Hiroshi Yamauchi, who helped transition Nintendo from a small playing-card company into a multi-billion dollar global video-gaming empire, died Thursday in Japan.
Yamauchi took over the company in 1949 and created a legacy before stepping down 53 years later on May 31, 2002, to be succeeded by Satoru Iwata. As of April 2013, Forbes estimated Yamauchi’s net worth at $2.1 billion. He was #13 on this year’s Japan rich list and 491st richest in the world. In 2008, Yamauchi was Japan’s wealthiest person with a fortune at that time estimated at $7.8 billion. At the time of his death, Yamauchi was the largest shareholder at Nintendo.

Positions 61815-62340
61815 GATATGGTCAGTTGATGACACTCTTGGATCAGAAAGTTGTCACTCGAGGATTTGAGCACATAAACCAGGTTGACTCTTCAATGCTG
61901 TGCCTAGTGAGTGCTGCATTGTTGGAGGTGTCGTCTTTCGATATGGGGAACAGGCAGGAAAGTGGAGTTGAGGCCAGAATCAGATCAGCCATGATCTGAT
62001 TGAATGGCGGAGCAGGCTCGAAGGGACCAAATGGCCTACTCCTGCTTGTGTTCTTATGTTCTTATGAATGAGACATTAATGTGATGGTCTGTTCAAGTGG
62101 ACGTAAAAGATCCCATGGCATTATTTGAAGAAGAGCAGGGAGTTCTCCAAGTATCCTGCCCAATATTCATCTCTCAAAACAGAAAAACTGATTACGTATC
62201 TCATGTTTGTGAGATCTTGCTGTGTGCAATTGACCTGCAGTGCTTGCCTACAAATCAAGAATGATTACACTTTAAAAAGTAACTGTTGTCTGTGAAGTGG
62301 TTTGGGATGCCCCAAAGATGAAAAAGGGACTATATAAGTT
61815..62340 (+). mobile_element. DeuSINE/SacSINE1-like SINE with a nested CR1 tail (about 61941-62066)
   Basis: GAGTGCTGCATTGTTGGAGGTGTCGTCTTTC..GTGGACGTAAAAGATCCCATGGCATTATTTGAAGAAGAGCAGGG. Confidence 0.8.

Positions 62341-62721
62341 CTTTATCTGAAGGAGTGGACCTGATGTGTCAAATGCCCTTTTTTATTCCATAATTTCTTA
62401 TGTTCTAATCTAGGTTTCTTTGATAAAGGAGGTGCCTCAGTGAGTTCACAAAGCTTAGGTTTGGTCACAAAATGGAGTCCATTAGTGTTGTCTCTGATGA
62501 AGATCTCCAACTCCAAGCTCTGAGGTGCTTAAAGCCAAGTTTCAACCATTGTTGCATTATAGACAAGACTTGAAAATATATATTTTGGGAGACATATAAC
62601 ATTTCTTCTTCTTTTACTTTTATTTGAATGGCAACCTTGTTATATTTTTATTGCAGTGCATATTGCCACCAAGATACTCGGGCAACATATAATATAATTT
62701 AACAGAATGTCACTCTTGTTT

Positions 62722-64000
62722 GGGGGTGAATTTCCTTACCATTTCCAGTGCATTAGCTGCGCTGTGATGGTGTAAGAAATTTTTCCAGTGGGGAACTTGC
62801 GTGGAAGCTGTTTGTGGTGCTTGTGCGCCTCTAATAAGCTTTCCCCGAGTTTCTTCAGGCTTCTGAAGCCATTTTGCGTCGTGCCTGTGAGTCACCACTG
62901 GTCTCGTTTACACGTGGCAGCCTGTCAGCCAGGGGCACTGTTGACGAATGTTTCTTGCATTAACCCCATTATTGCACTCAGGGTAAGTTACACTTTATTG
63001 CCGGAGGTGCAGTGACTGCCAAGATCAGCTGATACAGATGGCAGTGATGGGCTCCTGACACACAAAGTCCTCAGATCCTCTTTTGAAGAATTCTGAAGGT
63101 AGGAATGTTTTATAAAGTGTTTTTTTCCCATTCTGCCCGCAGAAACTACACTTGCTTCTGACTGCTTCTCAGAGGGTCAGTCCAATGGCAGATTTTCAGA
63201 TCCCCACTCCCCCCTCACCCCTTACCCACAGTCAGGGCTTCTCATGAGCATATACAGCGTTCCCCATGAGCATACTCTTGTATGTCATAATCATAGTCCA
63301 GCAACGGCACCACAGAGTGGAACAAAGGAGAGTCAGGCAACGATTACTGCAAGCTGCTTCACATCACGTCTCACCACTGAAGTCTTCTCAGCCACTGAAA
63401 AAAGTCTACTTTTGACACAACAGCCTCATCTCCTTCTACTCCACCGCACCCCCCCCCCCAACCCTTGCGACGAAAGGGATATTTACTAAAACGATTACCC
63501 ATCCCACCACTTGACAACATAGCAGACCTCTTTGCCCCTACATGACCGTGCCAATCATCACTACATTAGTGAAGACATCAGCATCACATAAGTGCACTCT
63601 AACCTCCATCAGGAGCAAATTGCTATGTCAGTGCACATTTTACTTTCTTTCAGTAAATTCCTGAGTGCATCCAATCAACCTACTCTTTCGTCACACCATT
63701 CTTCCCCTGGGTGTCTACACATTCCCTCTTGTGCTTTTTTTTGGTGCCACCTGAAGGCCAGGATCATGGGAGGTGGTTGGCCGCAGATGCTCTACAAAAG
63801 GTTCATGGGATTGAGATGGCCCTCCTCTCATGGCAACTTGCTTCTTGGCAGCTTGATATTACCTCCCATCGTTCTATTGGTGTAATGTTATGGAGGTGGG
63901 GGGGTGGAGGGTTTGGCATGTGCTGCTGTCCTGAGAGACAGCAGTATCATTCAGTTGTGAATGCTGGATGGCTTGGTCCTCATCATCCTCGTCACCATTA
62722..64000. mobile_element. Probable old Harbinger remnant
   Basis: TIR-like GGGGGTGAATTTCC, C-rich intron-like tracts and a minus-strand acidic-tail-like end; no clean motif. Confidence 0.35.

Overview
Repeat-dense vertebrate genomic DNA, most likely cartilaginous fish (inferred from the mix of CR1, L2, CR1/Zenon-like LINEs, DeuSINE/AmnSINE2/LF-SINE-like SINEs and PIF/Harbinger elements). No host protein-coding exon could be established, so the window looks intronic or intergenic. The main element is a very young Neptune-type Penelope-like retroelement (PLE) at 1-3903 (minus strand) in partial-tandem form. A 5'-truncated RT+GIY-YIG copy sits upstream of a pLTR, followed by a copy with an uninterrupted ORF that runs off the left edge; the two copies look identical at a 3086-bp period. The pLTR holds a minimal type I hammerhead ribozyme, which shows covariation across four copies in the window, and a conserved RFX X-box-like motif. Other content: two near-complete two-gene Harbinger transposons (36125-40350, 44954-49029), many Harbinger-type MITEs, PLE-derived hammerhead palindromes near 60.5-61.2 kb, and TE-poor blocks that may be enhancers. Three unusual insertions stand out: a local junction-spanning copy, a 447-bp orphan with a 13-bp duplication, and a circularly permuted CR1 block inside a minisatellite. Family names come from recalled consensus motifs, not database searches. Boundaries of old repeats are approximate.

Hiroshi is responsible for many of Nintendo's success', including the hit games Donkey Kong, Zelda & Mario. Under his guidance, Nintendo created the Gameboy, Nintendo Entertainment System, Nintendo-64, and Nintendo GameCube, which are some of the most successful gaming platforms in history.
“The entire Nintendo group will carry on the spirit of Mr. Yamauchi by honoring, in our approach to entertainment, the sense of value he has taught us — that there is merit in doing what is different — and at the same time, by changing Nintendo in accordance with changing times,” said current Nintendo President Satoru Iwata in a statement sent to CNN.